• Active – ambassador is onboard and engaged in the community.
  • Affiliate – ambassador with limited time for engagement helps advance community’s work through their advice, influence, and connections; stays abreast via regular email communication and ambassador get-togethers; does not participate in the community’s online forum. *
  • Inactive – ambassador who needs to temporarily step out of the community becomes temporarily “inactive” (e.g., sabbaticals, job changes, medical issues). *
  • Alum – ambassador “in good standing in spirit and deed” who after reaching certain milestones (e.g., retirement, personal circumstance, or a fundamental career change) chooses to withdraw from the community, but values a continued connection. Alums are welcome to join when ambassadors come together in-person. *

 * Shown in list of ambassadors with status of affiliate, inactive, or alum noted

 What Being in the Community Looks Like

There’s no one-size-fits-all for an ambassador’s experiences in the community. The most important contribution to the community is “walking the talk” in your daily work. The “what” and “how” of your involvement are functions of the alignment of your work with the community’s purpose; your willingness and desire to advocate and convince others that “performance matters;” the way you communicate and share with others; and the communities and networks in which you are involved. It’s important that you find enough value to make it worth your time to participate and contribute. Like most things, value comes from giving and receiving.

So what community communications can you expect?

  • From the Leap Ambassadors support team via direct email: Approximately seven to ten emails a month (average one or two a week), including announcements, updates, previews, feedback and candidate vetting requests, and other messaging. Try to read when your time allows. If you’re too busy, put them in a folder to read later or just hit delete!
  • From the community’s online forum: Emails from other ambassadors, that occur on an “ebb-and-flow” timeline based on the original post and responses.
    • On average each month, one prompt from the team and two or three information posts or updates from other ambassadors that, in turn, cause an average of 20 messages for each thread (e.g., a discussion or exchange).
  • If a discussion breaks out in the online forum and it piques your interest, follow the message thread more closely and consider contributing. If it’s a topic that’s not of interest or you don’t have the time, delete the posts.
  • From time to time, post your own request for assistance or share advice with the community. Here are some recent examples: an ambassador was interested in knowing if anyone had worked on a social impact bond initiative and another asked if anyone knew a particular nonprofit.

How can you connect with others in the community?

  • Connect with any of the Leap support team members and reach out for advice, a connection to another ambassador, a sounding board for a post to the community, or help with resources on the website.
  • If you’re attending a conference, reach out to find if other ambassadors are attending and arrange to meet.
  • Attend (or even help host) an informal regional get-together with other ambassadors, if your schedule permits. To date, there have been gatherings in NYC, the Boston area, Cleveland, San Francisco, Seattle, and Philadelphia.

What are some specific actions you can take?

  • Several times a month, spread the word about the community’s efforts, products, or events to help convince others that performance matters. Consider sharing via social media channels; emails to colleagues; and in-person or virtual communications with those in your organization, communities, and networks. You can greatly amplify the community’s voice without infringing on much of your time.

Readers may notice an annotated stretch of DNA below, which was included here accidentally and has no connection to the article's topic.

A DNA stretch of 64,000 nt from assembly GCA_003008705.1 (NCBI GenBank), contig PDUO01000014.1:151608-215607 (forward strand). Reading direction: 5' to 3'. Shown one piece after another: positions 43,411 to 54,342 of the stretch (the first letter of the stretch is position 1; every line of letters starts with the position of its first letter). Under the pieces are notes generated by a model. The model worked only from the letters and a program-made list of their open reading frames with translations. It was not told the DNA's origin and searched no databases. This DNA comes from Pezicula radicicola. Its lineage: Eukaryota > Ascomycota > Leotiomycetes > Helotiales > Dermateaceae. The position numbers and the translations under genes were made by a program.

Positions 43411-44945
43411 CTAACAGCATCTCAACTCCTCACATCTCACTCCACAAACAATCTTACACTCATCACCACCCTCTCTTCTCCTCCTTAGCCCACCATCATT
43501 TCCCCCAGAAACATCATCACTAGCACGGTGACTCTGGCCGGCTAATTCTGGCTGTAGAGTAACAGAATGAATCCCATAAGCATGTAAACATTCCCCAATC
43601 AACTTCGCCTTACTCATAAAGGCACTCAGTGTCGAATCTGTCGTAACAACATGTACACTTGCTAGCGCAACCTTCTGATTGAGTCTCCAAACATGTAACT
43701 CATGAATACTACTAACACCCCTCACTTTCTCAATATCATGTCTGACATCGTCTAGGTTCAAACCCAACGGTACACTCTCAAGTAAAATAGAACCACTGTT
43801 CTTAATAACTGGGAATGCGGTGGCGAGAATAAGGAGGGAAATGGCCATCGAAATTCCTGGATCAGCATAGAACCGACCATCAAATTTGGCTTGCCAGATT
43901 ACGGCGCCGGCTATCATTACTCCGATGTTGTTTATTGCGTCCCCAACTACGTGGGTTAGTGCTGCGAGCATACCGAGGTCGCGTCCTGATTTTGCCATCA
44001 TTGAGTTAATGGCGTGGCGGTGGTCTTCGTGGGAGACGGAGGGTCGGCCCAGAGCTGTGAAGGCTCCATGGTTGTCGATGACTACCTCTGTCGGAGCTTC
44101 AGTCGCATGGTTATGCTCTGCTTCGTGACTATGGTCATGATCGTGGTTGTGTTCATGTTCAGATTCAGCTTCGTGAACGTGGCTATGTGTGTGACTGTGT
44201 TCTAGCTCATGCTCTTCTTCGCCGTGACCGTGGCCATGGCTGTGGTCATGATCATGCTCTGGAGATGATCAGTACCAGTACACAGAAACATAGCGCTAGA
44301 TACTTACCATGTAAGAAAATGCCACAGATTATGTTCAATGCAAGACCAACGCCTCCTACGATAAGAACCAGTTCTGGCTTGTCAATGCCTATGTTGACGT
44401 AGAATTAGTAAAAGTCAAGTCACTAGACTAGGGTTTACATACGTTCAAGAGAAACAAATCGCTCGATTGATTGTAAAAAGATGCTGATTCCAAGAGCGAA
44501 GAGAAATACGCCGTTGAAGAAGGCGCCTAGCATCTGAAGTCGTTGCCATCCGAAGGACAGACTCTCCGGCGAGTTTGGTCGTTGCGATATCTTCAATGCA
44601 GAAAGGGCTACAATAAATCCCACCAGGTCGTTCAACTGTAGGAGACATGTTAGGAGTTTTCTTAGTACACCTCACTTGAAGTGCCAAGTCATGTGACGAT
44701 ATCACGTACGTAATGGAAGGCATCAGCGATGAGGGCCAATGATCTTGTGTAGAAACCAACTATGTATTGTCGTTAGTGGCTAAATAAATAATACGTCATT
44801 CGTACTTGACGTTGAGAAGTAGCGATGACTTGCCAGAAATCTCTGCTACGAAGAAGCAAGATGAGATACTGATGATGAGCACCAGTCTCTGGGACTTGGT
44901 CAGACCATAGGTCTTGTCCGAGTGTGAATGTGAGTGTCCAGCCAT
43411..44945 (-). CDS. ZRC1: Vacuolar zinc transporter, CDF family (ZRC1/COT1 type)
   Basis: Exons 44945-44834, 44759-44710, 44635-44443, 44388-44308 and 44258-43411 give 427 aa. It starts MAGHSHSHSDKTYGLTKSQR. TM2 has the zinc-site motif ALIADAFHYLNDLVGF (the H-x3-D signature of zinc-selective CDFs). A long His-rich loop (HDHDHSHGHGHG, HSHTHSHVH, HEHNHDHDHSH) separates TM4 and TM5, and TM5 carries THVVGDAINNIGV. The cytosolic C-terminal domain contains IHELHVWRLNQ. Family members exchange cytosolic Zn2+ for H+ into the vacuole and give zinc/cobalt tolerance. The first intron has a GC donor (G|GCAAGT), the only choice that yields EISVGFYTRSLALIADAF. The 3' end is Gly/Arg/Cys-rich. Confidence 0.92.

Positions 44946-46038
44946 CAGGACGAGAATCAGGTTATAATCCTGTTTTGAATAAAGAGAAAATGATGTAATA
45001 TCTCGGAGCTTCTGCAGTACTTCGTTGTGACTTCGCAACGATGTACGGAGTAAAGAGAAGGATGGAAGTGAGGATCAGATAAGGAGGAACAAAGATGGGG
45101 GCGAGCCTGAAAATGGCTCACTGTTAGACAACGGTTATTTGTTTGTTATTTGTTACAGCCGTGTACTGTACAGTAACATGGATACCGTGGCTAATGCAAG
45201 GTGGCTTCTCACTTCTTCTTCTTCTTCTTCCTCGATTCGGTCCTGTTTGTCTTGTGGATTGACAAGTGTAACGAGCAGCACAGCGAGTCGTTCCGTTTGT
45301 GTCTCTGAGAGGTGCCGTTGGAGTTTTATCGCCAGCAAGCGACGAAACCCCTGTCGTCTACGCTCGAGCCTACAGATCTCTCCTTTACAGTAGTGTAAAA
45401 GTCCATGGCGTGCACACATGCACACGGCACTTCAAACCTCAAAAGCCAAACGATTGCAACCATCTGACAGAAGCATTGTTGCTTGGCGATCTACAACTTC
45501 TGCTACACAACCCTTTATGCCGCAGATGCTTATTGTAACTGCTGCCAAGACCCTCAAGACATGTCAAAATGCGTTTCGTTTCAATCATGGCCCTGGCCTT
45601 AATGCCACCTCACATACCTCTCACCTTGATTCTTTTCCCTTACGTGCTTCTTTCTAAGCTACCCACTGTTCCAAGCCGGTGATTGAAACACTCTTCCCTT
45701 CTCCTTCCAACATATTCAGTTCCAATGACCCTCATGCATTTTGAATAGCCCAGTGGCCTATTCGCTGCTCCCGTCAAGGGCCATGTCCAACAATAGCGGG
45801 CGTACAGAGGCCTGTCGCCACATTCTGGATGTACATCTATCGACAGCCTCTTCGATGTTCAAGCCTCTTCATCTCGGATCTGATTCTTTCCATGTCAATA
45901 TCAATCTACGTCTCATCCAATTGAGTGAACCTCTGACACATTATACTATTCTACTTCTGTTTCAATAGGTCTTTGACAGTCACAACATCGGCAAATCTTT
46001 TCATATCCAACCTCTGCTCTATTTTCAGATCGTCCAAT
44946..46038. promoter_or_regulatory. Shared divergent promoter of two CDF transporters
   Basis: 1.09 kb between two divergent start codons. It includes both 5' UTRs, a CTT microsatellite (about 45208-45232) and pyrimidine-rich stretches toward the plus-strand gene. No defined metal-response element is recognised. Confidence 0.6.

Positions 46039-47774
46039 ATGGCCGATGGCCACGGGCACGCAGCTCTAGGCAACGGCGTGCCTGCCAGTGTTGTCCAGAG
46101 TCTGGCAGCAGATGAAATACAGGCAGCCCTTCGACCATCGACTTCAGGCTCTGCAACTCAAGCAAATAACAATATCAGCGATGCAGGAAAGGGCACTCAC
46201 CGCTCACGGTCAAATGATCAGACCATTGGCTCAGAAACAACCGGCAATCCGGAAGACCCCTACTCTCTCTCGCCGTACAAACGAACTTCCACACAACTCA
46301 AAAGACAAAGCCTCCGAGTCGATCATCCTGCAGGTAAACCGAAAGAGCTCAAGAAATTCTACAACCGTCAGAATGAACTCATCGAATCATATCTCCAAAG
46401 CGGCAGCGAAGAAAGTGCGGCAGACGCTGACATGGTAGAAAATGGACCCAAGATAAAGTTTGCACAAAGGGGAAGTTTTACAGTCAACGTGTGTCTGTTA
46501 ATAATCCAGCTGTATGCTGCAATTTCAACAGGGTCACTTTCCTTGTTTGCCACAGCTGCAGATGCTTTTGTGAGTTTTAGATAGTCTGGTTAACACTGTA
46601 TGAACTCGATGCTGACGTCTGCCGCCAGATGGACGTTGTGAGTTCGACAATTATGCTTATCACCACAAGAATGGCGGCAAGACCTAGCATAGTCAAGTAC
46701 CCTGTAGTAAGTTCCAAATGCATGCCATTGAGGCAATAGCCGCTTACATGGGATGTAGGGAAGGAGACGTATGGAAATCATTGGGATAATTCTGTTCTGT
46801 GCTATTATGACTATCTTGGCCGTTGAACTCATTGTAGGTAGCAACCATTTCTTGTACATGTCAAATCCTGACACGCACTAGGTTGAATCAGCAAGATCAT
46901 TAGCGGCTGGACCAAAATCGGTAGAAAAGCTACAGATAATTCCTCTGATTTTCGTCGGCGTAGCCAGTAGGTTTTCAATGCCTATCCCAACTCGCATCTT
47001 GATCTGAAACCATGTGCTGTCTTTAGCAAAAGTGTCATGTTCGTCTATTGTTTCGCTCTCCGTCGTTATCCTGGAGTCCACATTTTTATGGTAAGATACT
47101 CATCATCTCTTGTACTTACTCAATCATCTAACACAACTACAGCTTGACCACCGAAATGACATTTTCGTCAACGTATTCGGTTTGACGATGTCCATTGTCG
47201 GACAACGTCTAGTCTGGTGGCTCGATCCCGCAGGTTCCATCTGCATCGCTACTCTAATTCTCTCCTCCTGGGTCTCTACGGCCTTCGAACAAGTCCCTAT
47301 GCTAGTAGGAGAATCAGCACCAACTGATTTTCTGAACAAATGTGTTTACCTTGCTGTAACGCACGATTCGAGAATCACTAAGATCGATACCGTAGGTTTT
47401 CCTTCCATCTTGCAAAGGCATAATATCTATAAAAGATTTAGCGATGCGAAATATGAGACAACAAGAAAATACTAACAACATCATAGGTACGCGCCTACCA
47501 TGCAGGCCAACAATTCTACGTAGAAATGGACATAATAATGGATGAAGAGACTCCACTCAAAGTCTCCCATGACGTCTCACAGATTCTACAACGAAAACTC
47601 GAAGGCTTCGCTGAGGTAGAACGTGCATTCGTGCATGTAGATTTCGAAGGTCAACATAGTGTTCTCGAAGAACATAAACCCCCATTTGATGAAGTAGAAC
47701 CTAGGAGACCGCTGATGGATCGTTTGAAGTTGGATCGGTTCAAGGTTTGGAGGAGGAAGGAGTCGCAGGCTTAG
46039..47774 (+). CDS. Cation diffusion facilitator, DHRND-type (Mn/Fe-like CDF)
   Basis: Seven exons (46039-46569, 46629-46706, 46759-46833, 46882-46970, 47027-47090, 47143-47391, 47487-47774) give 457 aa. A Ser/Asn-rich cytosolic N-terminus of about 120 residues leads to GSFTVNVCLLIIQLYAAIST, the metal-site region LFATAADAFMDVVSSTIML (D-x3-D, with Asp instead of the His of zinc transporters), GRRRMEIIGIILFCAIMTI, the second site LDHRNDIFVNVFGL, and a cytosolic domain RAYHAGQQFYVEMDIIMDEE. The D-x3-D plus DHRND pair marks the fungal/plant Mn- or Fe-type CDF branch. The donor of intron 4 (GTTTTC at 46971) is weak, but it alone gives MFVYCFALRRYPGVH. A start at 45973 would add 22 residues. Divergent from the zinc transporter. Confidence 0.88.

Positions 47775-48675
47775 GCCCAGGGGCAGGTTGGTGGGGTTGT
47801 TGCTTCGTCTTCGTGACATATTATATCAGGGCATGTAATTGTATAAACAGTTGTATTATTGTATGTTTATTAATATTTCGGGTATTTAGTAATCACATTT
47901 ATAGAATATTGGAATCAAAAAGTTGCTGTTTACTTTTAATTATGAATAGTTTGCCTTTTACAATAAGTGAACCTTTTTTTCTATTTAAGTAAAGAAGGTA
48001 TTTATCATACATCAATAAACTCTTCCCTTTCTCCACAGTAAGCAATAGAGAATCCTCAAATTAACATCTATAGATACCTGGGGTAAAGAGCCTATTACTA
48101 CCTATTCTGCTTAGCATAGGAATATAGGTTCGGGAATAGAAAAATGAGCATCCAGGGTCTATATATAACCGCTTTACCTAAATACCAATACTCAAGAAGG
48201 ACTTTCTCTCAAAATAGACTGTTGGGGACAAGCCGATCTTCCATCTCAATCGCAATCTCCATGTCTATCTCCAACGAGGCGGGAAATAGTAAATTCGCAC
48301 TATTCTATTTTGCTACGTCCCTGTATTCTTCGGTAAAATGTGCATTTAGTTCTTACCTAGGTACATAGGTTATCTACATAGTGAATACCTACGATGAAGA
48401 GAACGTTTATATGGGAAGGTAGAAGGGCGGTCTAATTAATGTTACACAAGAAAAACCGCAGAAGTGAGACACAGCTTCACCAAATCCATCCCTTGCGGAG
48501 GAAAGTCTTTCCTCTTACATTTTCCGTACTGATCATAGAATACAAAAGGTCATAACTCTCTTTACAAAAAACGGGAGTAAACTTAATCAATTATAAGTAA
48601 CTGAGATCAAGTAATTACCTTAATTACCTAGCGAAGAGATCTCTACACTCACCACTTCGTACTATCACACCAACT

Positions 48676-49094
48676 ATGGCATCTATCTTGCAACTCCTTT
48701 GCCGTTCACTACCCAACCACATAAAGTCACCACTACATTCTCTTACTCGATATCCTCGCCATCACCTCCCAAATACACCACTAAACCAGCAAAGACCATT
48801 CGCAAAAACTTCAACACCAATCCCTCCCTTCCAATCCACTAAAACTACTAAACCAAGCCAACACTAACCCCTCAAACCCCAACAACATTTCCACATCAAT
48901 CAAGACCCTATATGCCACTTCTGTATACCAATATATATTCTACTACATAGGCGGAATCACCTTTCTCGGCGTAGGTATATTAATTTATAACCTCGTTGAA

• When the opportunity affords itself, print or ask the Leap team to send you copies of community materials (e.g., the Performance Imperative or the “Small, But Mighty” kickstarter) to use in meetings, informal get-togethers, conferences, or other gatherings.
  • If you give a speech or presentation or participate in a panel or webinar, borrow freely from the PowerPoint materials available on the website.
  • If you teach a class at a college or university or other educational venues, remember you can provide print copies of the Leap of Reason book, the Performance Imperative, and other community products as student references and reading assignments. Students like that the resources are complimentary.

Use the first three to six months after coming on board to get oriented. For starters:

  • Take time to get familiar with what the community can provide and how you might best engage.
    • Browse the Leap Ambassadors Community website to get a feel for what’s available.
    • Browse previous community updates and insights to gain background and context.
    • Find where materials are available for download or get the links to share with others.
    • Reach out to other ambassadors or check in with the Leap team if you’d like introductions or connections.
  • Connect with someone on the Leap support team. Liz Walters and Linda Johanek have responsibility for ambassador onboarding and engagement, and community manager Veronica Dubravetz is available to help you and/or your executive admin.
    • Use a Leap team member as a “community buddy” to walk you through the community’s activities and options.
    • As the relationship grows, turn to your buddy when you need assistance or have questions about the community.
  • Get familiar with the community’s online forum and direct mail lists for community posts, coordination, and connection as soon as you come onboard.
    • Read the posts and exchanges to get a feel for the online discussions.
    • Check out ambassador introductions in the We Need Each Other (password required). Reading these personal introductions is a wonderful way to learn about fellow ambassadors and get ideas for crafting your own email introduction.